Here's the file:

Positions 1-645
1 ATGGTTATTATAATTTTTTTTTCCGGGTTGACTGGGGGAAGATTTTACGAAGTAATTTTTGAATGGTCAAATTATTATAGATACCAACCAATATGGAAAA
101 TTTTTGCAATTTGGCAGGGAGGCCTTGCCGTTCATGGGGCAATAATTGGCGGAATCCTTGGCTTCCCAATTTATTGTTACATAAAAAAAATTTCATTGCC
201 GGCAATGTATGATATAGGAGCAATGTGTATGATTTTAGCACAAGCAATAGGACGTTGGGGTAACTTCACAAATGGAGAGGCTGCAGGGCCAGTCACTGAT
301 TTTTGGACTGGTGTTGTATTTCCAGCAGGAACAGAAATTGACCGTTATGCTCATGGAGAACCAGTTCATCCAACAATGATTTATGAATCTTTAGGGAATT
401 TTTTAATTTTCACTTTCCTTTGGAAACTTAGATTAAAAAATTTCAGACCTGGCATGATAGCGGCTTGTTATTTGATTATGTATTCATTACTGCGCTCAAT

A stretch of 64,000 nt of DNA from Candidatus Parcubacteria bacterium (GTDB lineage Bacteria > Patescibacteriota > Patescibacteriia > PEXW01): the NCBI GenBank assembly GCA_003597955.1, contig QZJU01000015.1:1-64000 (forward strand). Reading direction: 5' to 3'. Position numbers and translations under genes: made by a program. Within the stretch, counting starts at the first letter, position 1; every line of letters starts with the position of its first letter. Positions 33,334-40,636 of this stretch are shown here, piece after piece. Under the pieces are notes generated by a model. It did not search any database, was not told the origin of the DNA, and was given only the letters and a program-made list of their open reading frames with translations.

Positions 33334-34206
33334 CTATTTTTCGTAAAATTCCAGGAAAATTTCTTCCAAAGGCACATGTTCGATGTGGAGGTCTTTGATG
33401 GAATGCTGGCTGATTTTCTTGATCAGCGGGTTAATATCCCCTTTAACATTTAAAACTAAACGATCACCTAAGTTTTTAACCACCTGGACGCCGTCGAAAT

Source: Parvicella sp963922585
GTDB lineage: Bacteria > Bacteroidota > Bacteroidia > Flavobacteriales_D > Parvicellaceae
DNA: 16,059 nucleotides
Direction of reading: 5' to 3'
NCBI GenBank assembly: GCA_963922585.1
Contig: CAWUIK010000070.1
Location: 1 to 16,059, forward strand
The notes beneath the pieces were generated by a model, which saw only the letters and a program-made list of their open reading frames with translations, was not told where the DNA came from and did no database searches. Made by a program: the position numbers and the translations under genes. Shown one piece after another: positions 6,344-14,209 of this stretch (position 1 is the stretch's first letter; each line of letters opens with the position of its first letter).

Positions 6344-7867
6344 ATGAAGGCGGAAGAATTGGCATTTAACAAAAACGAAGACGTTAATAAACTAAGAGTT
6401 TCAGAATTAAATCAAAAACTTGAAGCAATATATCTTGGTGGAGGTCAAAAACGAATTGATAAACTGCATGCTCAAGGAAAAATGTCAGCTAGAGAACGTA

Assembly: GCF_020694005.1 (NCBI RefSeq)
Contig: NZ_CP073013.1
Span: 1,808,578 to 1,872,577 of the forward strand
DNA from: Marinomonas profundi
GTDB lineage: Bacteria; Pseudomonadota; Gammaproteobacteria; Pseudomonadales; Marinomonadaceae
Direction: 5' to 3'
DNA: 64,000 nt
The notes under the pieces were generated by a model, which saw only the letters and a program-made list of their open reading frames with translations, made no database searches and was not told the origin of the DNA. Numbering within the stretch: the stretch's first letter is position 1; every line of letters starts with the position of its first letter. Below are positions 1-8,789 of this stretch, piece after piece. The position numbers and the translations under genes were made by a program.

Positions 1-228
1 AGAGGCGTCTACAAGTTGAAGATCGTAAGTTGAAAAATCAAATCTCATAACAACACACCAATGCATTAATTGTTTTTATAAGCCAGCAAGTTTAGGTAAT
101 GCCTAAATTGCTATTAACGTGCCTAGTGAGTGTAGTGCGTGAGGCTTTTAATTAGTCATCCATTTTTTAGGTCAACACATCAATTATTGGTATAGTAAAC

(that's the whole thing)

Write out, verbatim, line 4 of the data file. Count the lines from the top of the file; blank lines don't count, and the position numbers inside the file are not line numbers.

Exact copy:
201 GGCAATGTATGATATAGGAGCAATGTGTATGATTTTAGCACAAGCAATAGGACGTTGGGGTAACTTCACAAATGGAGAGGCTGCAGGGCCAGTCACTGAT